UPDATE - The body of a missing fisherman was pulled out of the Mississippi Sound this morning near the east end of Cat Island. Authorities have identified that body as Rodney Brewer, the man who disappeared after a Sunday boating mishap.
An autopsy will be done tomorrow to determine how the Long Beach man died. Sadly, today would have been Mr. Brewer's 42nd birthday.
GULFPORT, MS (WLOX) - They clung to a gas can and seat cushion after their small fishing boat flipped over near Cat Island.
Keith Schott of Long Beach was rescued by another passing boater Sunday afternoon. But his fishing partner, 43-year-old Rodney Brewer, is feared dead following an exhaustive search by the Coast Guard and others.
"They said it happened within a split second. They just had no time to react to anything," says Coast Guard petty officer Patrick Hedden.
The Coast Guard searched more than 1300 square miles of sea, trying desperately to find the missing fisherman.
There were only light waves when the accident happened, but they were enough to overturn the fishermen's 12 foot skiff.
"With the force of the water pushing against the motor, the swells pushing the vessel one way and their momentum, their weight going another way, all three came together at once and that's when they went overboard," said Hedden.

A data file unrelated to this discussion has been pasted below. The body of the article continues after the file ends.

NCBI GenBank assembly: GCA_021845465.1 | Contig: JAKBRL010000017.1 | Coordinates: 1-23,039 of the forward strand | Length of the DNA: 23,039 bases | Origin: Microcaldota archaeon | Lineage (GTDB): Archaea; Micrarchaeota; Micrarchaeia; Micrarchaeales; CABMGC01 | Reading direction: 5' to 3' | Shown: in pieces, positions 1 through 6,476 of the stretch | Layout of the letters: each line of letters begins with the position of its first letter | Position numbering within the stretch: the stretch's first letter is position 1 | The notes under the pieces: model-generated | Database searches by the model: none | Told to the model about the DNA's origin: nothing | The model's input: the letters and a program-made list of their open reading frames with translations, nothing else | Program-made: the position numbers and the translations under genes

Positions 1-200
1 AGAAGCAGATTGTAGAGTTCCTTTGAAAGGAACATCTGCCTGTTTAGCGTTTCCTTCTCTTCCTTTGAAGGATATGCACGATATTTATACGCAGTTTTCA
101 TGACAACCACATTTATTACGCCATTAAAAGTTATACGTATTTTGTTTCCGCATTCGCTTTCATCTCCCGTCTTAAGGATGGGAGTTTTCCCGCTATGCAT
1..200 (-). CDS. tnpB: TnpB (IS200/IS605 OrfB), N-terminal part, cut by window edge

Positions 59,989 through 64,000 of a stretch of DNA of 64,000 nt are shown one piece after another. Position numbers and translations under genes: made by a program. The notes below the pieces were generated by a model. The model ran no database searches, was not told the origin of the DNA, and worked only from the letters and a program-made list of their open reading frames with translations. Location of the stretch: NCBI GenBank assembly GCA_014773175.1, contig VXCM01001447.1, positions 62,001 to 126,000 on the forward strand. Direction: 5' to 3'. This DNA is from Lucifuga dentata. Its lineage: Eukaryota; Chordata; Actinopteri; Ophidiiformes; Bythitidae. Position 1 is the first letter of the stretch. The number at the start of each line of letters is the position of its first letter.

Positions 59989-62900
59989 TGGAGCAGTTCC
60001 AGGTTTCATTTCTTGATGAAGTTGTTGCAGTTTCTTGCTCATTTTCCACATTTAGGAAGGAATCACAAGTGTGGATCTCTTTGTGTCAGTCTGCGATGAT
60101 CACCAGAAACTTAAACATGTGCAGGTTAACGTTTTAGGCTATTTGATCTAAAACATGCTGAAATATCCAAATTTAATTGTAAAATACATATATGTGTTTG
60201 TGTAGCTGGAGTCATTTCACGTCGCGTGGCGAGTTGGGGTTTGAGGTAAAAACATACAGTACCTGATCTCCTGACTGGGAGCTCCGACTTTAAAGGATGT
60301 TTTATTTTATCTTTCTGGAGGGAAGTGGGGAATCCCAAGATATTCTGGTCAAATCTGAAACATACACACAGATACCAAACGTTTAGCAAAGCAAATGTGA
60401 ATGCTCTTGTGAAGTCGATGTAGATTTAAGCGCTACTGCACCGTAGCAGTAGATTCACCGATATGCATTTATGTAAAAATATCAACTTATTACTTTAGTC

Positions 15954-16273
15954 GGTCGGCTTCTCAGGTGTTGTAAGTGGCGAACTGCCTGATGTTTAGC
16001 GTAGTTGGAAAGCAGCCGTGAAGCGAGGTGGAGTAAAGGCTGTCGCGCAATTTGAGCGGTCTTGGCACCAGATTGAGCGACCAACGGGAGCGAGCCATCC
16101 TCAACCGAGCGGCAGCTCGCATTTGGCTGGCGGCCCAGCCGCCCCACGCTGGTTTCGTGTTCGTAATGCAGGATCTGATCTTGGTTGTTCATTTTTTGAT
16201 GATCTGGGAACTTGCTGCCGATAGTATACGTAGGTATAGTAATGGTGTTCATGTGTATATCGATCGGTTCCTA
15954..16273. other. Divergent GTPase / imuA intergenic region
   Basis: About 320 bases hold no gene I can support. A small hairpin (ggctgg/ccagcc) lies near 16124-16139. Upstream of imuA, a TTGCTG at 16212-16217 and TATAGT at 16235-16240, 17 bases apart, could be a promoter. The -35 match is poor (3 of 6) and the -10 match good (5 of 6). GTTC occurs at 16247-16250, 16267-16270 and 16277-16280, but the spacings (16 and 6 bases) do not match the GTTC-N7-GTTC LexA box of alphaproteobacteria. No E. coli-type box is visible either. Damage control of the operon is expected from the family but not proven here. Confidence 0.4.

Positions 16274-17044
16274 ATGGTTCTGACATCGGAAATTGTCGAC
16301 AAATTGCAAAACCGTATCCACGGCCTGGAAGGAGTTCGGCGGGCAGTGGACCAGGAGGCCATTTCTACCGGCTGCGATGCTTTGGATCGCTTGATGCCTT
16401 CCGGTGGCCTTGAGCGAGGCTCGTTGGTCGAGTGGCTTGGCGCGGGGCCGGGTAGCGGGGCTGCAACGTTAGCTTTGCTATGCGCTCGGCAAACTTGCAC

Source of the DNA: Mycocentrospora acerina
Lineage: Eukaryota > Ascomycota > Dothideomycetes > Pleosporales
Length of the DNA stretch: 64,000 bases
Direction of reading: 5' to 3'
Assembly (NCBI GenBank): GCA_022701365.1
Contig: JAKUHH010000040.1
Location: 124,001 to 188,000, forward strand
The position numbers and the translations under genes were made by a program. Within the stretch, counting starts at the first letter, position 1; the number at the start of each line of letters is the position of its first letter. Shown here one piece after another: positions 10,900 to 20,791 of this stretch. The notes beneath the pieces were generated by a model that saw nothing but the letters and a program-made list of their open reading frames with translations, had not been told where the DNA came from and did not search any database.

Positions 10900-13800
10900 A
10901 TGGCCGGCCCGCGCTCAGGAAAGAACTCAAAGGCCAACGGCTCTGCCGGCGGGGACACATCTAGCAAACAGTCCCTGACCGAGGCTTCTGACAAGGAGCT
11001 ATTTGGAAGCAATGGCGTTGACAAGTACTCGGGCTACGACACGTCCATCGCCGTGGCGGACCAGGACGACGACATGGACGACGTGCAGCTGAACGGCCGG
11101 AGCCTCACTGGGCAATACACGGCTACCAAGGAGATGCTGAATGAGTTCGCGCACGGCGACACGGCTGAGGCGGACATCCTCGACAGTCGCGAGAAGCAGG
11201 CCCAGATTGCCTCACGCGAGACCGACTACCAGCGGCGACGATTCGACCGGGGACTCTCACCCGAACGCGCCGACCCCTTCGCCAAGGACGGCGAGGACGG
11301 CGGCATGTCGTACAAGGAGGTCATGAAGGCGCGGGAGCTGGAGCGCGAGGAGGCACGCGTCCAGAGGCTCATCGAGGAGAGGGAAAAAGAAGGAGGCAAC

Attention to boating safety becomes even more critical as winter approaches and the water temperature drops.
The Coast Guard says in the area when the fishing boat overturned, the water temperature was around 65 degrees. In water that chilly, a person could survive for just 16 hours.
"If you don't have your safety equipment, if you don't know what you're doing, it doesn't do you any good no matter what size vessel you're in," said Richard Cooley, the boating safety director for the Department of Marine Resources.
Life preservers top the list. There are several certified types to choose from, but there's one key requirement.
"None of these life jackets do you any good if they're not being worn though. That's the problem. People, we check them day in and day out and they don't have their life jackets accessible," said Cooley.
Flares are another must for anyone venturing offshore. They could alert rescue crews to your location.
There's also another important "must" for any boat trip.
"If you go boating, don't forget. You need to let somebody know where you're going, what time you're going to be back and what your plans are," Cooley warns.
It's good advice that may help ensure a safe boat ride or fishing trip.